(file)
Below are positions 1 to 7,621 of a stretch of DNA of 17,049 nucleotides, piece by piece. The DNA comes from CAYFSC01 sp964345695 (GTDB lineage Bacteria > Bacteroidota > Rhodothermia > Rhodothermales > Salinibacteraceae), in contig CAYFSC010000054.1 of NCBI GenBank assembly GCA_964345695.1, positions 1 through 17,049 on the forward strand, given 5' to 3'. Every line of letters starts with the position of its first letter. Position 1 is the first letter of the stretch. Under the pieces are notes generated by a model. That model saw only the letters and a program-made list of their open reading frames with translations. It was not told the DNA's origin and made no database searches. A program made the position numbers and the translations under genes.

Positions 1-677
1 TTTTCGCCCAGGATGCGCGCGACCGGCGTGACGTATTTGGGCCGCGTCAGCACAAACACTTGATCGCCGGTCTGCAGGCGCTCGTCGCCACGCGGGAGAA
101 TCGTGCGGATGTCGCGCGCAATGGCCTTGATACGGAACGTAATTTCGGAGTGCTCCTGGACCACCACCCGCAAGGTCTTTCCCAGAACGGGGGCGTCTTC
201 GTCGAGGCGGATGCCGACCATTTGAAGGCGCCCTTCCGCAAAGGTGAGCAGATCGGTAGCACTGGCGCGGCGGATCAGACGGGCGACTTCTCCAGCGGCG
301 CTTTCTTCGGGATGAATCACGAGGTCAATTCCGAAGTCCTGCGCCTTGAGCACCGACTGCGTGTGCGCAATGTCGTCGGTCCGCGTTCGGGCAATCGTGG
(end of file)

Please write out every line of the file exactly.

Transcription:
Below are positions 1 to 7,621 of a stretch of DNA of 17,049 nucleotides, piece by piece. The DNA comes from CAYFSC01 sp964345695 (GTDB lineage Bacteria > Bacteroidota > Rhodothermia > Rhodothermales > Salinibacteraceae), in contig CAYFSC010000054.1 of NCBI GenBank assembly GCA_964345695.1, positions 1 through 17,049 on the forward strand, given 5' to 3'. Every line of letters starts with the position of its first letter. Position 1 is the first letter of the stretch. Under the pieces are notes generated by a model. That model saw only the letters and a program-made list of their open reading frames with translations. It was not told the DNA's origin and made no database searches. A program made the position numbers and the translations under genes.

Positions 1-677
1 TTTTCGCCCAGGATGCGCGCGACCGGCGTGACGTATTTGGGCCGCGTCAGCACAAACACTTGATCGCCGGTCTGCAGGCGCTCGTCGCCACGCGGGAGAA
101 TCGTGCGGATGTCGCGCGCAATGGCCTTGATACGGAACGTAATTTCGGAGTGCTCCTGGACCACCACCCGCAAGGTCTTTCCCAGAACGGGGGCGTCTTC
201 GTCGAGGCGGATGCCGACCATTTGAAGGCGCCCTTCCGCAAAGGTGAGCAGATCGGTAGCACTGGCGCGGCGGATCAGACGGGCGACTTCTCCAGCGGCG
301 CTTTCTTCGGGATGAATCACGAGGTCAATTCCGAAGTCCTGCGCCTTGAGCACCGACTGCGTGTGCGCAATGTCGTCGGTCCGCGTTCGGGCAATCGTGG